So you have just graduated. Now everyone is asking you the same question: ‘What do you want to do?’ I remember it clearly, and it began even before I had left Harrow. And I found it an incredibly difficult question to answer. I wasn’t studying vocational subjects and I didn’t have a burning desire to follow a particular profession, but I did know that I wanted to enjoy myself and earn enough money to have some fun. It was all pretty vague but it was a start.
It helps to realise that a career is a series of steps. There is a pressure to focus on the end goal, which can be daunting, especially if you don’t have much clarity over what that end goal looks like. The key is to gradually build your CV to achieve your goal and ensure you are not restricting your options. In my case, I wanted to do something that would be viewed as a solid foundation for future opportunities. I had enjoyed myself far too much at Manchester University and graduated with a stunning 2:2, so the predicted tidal wave of job offers was more of a trickle.
‘I wasn’t studying vocational subjects and I didn’t have a burning desire to follow a particular profession, but I did know that I wanted to enjoy myself and earn enough money to have some fun.’
I wanted some good training and practical experience that would demonstrate my ability to lead, would not involve sitting behind a desk and would give me time to broaden the options available to me. So I joined the army as an officer in the Grenadier Guards. This involved a year at the Royal Military Academy Sandhurst where, from having had only 18 hours of lectures a week at university, I was faced with a rigorous 18-hour schedule every day. It was a wake up call.
The advice I was given before going to Sandhurst was to make sure you are fit, remember that you have two ears, two eyes and one mouth and to use them in that proportion. It was a piece of advice that is worth bearing in mind for any new job. You should be a sponge – suck up the information, never be afraid to ask questions and be energetic. In addition, volunteer for things that are outside your comfort zone. This is something I have tried to do throughout my career for two reasons – life is for living and it makes you stand out.
Six years in the army saw me serving in Northern Ireland, undertaking public duties in London, training recruits and, above all, making lasting friendships. During my leave, I secured work experience through various friends and and kind, random introductions.
The well-trodden path for army leavers is into leadership consultancies, security companies, the city, headhunting and insurance. This helped me work out what I did not want to do. I then set about talking to as many people as possible. Use your address book, your parents, their friends and anyone you can think of. Ensure you get a further two to four introductions after each meeting. Finding a job involves luck and hard work. If you are not out talking to people you won’t get a job.
‘Remember that you have two ears, two eyes and one mouth and to use them in that proportion.’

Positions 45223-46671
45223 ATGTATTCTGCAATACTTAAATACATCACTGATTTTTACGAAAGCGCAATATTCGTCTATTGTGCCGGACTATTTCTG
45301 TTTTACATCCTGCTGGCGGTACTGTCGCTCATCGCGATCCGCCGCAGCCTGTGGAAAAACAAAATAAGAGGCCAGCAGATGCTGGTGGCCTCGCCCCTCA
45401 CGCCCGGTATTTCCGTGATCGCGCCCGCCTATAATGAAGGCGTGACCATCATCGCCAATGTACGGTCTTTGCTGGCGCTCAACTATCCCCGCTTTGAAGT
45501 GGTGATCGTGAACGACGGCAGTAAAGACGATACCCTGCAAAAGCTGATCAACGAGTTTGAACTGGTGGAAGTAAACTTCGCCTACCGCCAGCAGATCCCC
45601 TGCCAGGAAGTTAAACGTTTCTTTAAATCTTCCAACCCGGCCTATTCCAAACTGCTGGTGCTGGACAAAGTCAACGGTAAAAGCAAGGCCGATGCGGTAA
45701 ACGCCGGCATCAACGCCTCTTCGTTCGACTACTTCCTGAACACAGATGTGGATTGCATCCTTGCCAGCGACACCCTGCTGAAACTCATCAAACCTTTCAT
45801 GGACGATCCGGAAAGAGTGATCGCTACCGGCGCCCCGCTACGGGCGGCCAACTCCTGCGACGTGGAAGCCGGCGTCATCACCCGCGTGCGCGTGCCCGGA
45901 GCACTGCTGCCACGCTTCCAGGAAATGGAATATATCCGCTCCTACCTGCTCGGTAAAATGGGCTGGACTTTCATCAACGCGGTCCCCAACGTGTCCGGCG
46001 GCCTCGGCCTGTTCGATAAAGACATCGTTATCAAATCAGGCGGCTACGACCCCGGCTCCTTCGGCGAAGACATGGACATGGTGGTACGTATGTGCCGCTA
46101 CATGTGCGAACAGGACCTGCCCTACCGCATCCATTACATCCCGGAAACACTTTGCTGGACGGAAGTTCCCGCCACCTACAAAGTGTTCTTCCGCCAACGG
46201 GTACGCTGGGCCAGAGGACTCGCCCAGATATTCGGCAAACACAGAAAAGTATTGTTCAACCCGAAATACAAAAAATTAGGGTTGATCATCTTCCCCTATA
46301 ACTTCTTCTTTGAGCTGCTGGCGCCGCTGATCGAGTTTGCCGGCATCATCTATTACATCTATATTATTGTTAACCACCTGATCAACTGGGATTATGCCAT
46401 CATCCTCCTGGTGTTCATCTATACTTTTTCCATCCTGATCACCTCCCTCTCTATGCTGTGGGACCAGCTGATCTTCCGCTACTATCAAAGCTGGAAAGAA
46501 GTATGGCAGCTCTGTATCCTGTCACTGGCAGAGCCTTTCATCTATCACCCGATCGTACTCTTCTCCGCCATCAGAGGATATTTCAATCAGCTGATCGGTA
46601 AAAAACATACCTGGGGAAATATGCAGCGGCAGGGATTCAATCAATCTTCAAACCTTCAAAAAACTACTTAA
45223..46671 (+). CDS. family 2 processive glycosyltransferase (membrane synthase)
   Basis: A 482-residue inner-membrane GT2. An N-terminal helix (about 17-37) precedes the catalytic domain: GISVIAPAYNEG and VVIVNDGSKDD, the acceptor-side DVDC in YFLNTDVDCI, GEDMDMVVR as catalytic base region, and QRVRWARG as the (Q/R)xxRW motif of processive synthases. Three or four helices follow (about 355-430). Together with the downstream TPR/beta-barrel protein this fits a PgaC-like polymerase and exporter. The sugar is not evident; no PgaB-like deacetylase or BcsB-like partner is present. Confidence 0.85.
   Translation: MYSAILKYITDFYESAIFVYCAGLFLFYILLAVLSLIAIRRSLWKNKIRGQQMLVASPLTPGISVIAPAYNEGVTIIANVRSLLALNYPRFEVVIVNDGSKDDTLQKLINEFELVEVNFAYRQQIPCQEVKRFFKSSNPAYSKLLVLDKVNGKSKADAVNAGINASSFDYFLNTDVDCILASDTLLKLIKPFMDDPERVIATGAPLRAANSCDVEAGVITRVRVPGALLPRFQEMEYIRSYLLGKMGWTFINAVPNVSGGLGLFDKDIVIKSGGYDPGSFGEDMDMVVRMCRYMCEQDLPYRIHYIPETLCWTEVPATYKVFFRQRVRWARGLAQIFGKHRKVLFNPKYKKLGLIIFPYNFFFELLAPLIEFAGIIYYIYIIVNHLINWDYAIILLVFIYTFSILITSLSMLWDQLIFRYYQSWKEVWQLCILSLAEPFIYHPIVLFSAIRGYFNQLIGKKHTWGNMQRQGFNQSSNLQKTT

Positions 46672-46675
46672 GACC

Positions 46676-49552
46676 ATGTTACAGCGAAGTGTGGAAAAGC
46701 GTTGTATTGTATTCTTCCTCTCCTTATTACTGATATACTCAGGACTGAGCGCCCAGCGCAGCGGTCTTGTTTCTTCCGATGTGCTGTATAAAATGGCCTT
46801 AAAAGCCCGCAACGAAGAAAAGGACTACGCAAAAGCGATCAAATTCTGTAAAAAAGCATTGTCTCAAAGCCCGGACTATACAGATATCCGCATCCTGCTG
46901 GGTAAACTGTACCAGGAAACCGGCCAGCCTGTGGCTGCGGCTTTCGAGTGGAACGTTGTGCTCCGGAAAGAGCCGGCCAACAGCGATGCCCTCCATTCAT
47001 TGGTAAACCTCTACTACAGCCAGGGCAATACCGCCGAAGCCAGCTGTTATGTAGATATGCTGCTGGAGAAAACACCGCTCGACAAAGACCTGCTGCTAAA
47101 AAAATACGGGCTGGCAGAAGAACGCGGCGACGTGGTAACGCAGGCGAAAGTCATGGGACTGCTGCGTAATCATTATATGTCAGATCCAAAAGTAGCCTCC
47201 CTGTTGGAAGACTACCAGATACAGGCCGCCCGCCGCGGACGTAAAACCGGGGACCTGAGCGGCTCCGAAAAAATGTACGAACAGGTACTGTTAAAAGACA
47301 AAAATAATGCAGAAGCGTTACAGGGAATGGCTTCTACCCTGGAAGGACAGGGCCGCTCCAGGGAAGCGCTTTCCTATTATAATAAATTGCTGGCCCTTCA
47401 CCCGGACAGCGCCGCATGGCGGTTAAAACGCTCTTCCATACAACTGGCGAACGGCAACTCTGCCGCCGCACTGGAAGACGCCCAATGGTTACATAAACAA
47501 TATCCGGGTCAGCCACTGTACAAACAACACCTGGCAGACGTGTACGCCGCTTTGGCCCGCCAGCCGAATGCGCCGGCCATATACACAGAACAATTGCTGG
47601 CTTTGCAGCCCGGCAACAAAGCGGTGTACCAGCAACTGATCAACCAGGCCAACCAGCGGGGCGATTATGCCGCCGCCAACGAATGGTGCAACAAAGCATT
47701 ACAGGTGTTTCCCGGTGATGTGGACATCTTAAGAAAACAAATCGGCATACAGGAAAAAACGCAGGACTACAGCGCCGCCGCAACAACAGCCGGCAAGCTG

Remember, every meeting is actually an interview so ensure you have done your research, follow up after the meeting and update them when you finally get a job. This is crucial, as you never know when you will meet them again – they may even become a client. I had about 40 meetings when I was leaving the army and was offered four jobs. I took the riskier one in a start-up with huge potential that offered me a broad role. Working at Mergermarket, a financial services website, taught me more in those three years than I had learned in a lifetime. The business went on to be a huge success.
After three years, I received a phone call from DHL in the Middle East asking if I would be interested in setting up their business in Iraq. They were after someone who had military experience and had been involved in a start-up. The safe option would have been to say no. I said yes. It lead to an amazing year, which became the subject of my book Bagdad Business School, and that year opened up the doors exponentially for when I returned to the UK and started looking for a new job.
I was 32 at the time and, for the first time in my life, I really knew what I wanted to do. I wanted to run my own company, focusing on business intelligence and risk consulting. There were a few steps to take before I could set up on my own, so I spent three years with the two largest companies in the sector, Kroll and Control Risk, which saw my running the kidnap for ransom team, amongst other things.
Then I joined a friend who had set up Salamanca Risk Management (SRM). There were two of us and through hard work and a few twists and turns along the way, we built the business to one that has offices in five countries and 65 employees. SRM is well on the way to becoming the best intelligence and risk management business, recognised for quality, agility and innovation.
Through teamwork and a real focus on our clients, we have built a successful business. Therein lies my final p iece of advice – whatever business you get involved in, you will have clients. Get to know them, understand what they want and how you can help them achieve their targets. If you get that bit right, and combine it with enthusiasm, energy and attention to detail, you will succeed – it’s exactly what we look for when we are recruiting into SRM.
This article was originally published in School House Magazine.